Following on from Labour Hub’s recent article on how the Labour leadership is disregarding Conference policy on the selection of candidates in by-elections, the Campaign for Labour Party Democracy is circulating a model motion on the subject for branches and CLPs to consider.
The NEC is taking control of Labour’s by-election process in Old Bexley and Sidcup, despite a rule change passed by Labour Party conference which explicitly gave local CLPs control over Westminster by-elections and snap elections.
You can read more about this on Labour List here and on Labour Hub an article by CLPD EC member James McAsh here. NEC member Mish Rahman has also highlighted the issue here.
Please take to your CLPs and Branches and send to Labour’s NEC, a list of which can be found here.
Model motion for Branches/CLPs to consider
The Labour Conference decision on shortlisting panels should be respected
To: Labour Party NEC
This CLP notes:
1) Labour’s Annual Conference is the sovereign body of the Labour Party. The Rule Book, Chapter 1.VI.1 clearly states: “The work of the Party shall be under the direction and control of Party conference”;
2) the composition of shortlisting panels for snap parliamentary elections was agreed by Labour’s 2021 Annual Conference as: 3 CLP reps, plus 1 NEC rep and 1 REC rep;
3) despite this, the Party assembled a shortlisting panel for the Old Bexley and Sidcup by-election selection comprising of: 3 NEC reps, plus 1 CLP rep and 1 REC rep;
4) the justification for not following the rule agreed by Annual Conference, according to a report on Labour List, is that the new rule was “inexpertly drafted”;
5) the Party employs staff to advise on “technical” matters and in the past, if HQ has considered something was ‘poorly drafted’ staff would have advised the CLP before Annual Conference;
6) whether the drafting was carried out “expertly” or not, the intention of the rule was clear to Conference and remains clear now.
We support the decision of Annual Conference and believe that CLPs should play the key role in selecting their parliamentary candidates.
Accordingly, this CLP calls on the NEC not to overturn party democracy and instead to respect the decision of Conference that the composition of shortlisting panels should be: 3 CLP reps, plus 1 NEC rep and 1 REC rep.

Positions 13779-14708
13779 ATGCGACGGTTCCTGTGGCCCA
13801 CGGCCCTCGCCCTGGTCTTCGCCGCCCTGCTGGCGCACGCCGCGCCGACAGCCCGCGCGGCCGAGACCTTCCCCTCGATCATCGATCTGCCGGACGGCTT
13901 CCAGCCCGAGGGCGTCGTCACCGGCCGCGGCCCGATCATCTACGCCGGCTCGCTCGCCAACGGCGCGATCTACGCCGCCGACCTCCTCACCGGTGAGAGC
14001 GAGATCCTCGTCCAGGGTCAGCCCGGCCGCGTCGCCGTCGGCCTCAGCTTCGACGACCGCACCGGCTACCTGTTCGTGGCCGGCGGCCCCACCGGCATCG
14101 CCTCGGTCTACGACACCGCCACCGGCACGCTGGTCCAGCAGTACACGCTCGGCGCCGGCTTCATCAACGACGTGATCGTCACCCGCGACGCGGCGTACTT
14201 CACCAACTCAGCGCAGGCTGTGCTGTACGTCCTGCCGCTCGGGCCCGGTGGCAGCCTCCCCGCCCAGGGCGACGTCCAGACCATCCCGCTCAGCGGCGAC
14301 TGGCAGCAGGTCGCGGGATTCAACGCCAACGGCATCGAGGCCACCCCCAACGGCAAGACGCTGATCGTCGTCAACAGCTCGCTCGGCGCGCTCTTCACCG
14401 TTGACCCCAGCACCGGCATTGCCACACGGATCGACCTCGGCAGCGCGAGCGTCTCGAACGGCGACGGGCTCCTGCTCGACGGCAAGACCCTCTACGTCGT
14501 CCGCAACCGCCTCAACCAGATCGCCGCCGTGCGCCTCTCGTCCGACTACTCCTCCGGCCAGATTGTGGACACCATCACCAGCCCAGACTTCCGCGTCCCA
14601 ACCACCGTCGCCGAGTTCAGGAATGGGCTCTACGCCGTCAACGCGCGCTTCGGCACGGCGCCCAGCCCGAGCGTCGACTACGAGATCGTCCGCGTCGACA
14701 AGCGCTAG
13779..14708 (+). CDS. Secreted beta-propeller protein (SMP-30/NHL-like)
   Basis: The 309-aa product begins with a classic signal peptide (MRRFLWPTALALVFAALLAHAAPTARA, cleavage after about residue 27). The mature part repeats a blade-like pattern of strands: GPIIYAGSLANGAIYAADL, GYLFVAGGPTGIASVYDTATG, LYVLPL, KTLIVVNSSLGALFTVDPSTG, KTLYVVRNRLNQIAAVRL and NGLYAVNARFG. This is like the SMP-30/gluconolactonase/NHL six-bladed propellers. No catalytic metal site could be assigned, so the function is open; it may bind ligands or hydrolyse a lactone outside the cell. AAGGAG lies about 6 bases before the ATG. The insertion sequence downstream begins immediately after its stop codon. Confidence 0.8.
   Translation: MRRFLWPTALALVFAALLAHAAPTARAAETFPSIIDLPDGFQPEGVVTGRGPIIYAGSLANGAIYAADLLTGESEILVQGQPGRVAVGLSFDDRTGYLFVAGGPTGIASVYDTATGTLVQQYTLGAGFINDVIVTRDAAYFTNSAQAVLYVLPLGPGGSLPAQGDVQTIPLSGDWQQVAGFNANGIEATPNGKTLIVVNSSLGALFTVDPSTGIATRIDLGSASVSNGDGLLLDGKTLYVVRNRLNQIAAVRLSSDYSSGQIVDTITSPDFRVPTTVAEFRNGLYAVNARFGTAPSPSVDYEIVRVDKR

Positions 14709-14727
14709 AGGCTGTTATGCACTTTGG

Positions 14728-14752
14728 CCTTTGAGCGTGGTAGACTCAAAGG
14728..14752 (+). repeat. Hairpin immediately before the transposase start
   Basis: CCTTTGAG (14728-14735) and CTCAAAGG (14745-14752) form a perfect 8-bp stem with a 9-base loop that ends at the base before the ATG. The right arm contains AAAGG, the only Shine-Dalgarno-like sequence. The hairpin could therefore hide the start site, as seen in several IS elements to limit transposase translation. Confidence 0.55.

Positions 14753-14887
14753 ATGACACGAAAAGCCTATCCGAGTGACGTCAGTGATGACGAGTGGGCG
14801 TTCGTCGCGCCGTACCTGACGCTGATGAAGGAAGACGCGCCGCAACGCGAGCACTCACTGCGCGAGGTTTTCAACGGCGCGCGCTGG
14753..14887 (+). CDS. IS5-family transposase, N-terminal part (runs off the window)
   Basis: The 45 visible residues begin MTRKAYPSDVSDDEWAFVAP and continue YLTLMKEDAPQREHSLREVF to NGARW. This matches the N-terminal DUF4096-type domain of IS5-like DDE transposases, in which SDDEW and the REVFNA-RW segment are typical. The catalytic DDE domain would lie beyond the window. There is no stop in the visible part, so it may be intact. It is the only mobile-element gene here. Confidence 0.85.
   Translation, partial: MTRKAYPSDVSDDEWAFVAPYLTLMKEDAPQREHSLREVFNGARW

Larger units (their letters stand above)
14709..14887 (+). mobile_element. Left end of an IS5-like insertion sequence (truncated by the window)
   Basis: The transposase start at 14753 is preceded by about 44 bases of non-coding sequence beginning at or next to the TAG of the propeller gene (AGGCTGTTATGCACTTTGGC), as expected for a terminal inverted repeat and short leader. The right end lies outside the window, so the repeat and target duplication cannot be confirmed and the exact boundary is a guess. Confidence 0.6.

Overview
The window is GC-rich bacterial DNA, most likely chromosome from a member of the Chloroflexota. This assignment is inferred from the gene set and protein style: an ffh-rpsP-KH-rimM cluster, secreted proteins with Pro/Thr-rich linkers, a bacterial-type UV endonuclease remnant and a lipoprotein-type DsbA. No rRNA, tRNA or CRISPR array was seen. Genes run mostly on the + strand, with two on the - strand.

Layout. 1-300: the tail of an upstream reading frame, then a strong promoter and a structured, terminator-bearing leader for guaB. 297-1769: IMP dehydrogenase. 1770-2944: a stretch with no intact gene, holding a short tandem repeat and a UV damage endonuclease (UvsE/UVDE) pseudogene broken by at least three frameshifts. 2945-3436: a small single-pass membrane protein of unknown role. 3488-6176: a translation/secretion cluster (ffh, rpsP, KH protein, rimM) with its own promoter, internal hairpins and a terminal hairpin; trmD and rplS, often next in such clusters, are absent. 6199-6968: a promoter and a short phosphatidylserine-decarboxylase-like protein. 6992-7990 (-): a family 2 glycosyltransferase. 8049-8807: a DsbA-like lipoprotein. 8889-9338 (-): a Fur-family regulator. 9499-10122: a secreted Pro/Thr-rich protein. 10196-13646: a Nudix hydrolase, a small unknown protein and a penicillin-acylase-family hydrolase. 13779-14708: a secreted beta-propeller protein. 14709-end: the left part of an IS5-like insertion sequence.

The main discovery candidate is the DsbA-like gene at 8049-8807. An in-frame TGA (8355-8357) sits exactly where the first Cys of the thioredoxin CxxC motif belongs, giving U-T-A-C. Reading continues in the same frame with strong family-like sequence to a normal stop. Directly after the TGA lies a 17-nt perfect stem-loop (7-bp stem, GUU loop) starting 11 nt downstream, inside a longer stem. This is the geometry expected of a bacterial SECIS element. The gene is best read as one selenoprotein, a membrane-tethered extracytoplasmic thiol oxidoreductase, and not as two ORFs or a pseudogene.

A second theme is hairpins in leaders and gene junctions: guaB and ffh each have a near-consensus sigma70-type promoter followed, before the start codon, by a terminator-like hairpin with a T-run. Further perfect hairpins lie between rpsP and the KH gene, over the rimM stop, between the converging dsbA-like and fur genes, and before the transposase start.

Passing NEC procedures for a by-election selection with 3 NEC reps 1 CLP and 1 REC (as reported by Siena from Labour List) rep is an explicit wrecking of the decision taken by Conference for these shortlists to be decided by a panel of 3 CLP 1 NEC and 1 REC rep.
The rule change agreed at Conference represents a view shared across a broad swathe of party members that by-elections and snap elections should not be used as an excuse to override the rights of members to choose their candidates. The excuses traditionally given to do this (equalities considerations, legalistic concerns, media scrutiny) simply do not wash especially given the track record of the NEC in stitching up shortlists and imposing (directly or indirectly) candidates for solely political reasons and to the detriment of other considerations.
The NEC’s constitutional role and responsibility is to issue guidance which gives effect to the clear intention behind the amendment, not to rewrite it in the NEC’s own image. This is because Conference is sovereign. Chapter 1.VI.1 states: “The work of the Party shall be under the direction and control of Party conference”. The NEC’s discretionary powers to issue procedural guidance and intervene in selections must be understood in light of that.
It is true that Chapters 5.I.2 gives the NEC discretionary powers to issue its own procedural guidelines on selections and ultimately impose candidates. However, these powers are to be used in the face of particular circumstances and the NEC is not permitted to use its discretion unreasonably. Similarly, Chapter 2.II.7 states that the Party must exercise its discretion in good faith and not treat members unfairly. In other words, it is unlawful for the NEC to use its discretion to wreck Conference amendments.
The reference in the NEC statement on Friday to “inexpert drafting” is regrettable and demonstrates contempt of Party members. Party rules often leave areas of ambiguity out of necessity and it is the NEC’s role to develop additional guidance consistent with decisions agreed at Conference. In addition, the rulebook cannot be said to be expertly drafted.
Image: Party Conference 2021, by Emma Tait.
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